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Hans Henning Ørberg (21 April 1920 – 17 February 2010) was a Danish linguist and teacher. He received a master's degree in English, French and Latin at the University of Copenhagen, and taught these languages in schools in Denmark. He was the author of Lingua Latina, a widely used method for learning Latin using the natural approach.
From 1953 to 1961 he worked in the Naturmetodens Sproginstitut, an institute where the languages are taught according to the "natural method" of learning. While there he created a new course in Latin: Lingua Latina secundum naturae rationem explicata published in 1955—besides the author's name, there isn't a word in the book that is not in Latin. The method has been revised a few times, including in 1983 and 1991, the title now changed to Lingua Latina per se illustrata. In his retirement, he directed the Domus Latina publishing house and gave lectures in Europe and the United States on the natural method.
Ørberg's Lingua Latina Per Se Illustrata is based on the method of natural approach or contextual induction. This approach is neither the so-called "natural" nor the "grammar translation" method. In this method the student, who needs no previous knowledge of Latin, begins with simple sentences, such as "Rōma in Italiā est" ("Rome is in Italy"). Words are always introduced in a context which reveals the meaning behind them. Grammar is gradually made more complex, until the student is reading unadapted Latin texts. Unusual for a Latin course, pronunciation and understanding, rather than translation, are stressed. A dictionary is not necessary in this system: because the textbooks are composed entirely in Latin, they can be used by speakers of any language. The course consists of two parts: Familia Romana and Roma Aeterna along with a series of classic texts like Julius Caesar's Commentarii de Bello Gallico, (Commentaries about the Gallic War). By means of illustrations and modifications, these texts can be understood through context and by reference to words already learned.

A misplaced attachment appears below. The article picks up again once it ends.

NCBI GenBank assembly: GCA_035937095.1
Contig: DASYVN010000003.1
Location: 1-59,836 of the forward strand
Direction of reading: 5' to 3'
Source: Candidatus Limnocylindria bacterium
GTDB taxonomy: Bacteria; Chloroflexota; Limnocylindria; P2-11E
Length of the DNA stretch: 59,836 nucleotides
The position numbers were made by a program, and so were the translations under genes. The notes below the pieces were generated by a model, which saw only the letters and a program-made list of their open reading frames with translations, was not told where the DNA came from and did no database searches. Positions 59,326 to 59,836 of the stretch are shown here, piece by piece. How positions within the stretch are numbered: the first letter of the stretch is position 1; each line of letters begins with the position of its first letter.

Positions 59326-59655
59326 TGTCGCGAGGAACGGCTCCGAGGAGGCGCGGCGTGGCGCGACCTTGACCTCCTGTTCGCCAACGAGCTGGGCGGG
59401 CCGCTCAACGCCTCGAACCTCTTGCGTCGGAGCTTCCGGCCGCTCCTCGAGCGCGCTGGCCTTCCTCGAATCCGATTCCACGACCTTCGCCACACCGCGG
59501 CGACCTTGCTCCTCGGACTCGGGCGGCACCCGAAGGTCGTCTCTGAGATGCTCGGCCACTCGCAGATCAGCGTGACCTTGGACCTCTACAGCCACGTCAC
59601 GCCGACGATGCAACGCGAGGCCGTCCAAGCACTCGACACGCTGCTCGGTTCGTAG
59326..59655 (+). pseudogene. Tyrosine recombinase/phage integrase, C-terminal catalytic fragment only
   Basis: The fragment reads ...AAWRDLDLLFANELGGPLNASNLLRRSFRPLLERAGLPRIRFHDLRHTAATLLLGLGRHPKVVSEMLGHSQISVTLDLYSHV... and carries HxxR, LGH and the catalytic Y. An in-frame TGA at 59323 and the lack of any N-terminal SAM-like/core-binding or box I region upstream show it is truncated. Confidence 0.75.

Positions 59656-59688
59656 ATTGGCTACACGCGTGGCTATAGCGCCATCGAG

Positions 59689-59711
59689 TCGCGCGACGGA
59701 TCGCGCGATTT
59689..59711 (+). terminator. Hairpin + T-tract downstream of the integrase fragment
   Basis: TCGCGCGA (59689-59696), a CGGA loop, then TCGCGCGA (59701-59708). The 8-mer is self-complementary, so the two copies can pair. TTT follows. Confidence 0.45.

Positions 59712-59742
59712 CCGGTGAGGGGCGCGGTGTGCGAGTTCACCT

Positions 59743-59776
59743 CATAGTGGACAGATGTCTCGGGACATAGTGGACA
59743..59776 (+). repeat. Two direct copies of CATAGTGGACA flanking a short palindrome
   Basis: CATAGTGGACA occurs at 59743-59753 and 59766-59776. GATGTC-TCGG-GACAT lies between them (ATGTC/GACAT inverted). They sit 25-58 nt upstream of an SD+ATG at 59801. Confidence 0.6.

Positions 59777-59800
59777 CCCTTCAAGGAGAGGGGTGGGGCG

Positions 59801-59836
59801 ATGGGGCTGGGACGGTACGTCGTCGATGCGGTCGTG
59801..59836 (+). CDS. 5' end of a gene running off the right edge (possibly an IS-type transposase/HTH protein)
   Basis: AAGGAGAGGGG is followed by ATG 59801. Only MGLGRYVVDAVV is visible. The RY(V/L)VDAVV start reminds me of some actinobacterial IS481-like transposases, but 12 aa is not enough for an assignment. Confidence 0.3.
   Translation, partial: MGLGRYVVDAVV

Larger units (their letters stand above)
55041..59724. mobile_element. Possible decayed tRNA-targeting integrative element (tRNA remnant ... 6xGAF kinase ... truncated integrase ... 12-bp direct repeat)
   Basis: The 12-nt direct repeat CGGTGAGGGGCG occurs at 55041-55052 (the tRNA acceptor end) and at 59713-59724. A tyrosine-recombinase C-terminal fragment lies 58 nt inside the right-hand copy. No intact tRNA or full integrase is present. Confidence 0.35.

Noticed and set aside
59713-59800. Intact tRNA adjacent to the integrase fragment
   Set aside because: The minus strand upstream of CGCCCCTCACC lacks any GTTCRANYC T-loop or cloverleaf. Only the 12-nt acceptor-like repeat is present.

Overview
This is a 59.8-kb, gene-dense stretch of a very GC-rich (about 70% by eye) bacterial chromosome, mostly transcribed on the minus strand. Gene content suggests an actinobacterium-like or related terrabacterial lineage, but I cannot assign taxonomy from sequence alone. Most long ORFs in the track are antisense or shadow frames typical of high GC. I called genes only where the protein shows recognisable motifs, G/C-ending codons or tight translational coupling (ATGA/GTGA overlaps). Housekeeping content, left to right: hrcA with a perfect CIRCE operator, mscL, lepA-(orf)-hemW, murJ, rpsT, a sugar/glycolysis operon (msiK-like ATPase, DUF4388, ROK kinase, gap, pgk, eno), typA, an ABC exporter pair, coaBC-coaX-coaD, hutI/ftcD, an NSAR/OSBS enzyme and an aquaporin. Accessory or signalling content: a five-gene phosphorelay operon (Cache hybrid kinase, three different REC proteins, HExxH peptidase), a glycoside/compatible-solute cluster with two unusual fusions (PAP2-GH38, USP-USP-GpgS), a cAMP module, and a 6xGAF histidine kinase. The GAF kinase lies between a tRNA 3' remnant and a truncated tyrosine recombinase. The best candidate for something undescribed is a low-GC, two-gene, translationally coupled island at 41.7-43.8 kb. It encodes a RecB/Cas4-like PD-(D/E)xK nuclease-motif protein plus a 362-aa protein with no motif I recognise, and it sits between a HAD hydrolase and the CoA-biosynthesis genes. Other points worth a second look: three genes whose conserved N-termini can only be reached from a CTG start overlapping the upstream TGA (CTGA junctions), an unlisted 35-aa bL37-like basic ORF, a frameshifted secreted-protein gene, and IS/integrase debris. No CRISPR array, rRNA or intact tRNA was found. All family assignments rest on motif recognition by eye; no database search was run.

Chapters consist of an illustrated and annotated reading, followed by a concise and formal discussion of the grammar used in the chapter as well as several Pensa, or exercises, that require the student to apply these grammatical concepts to selections from the chapter's reading. These exercises ask the student to manipulate the grammar of Latin sentences rather than to translate. Even the grammar discussions are entirely in Latin, grammatical terminology being introduced as necessary.
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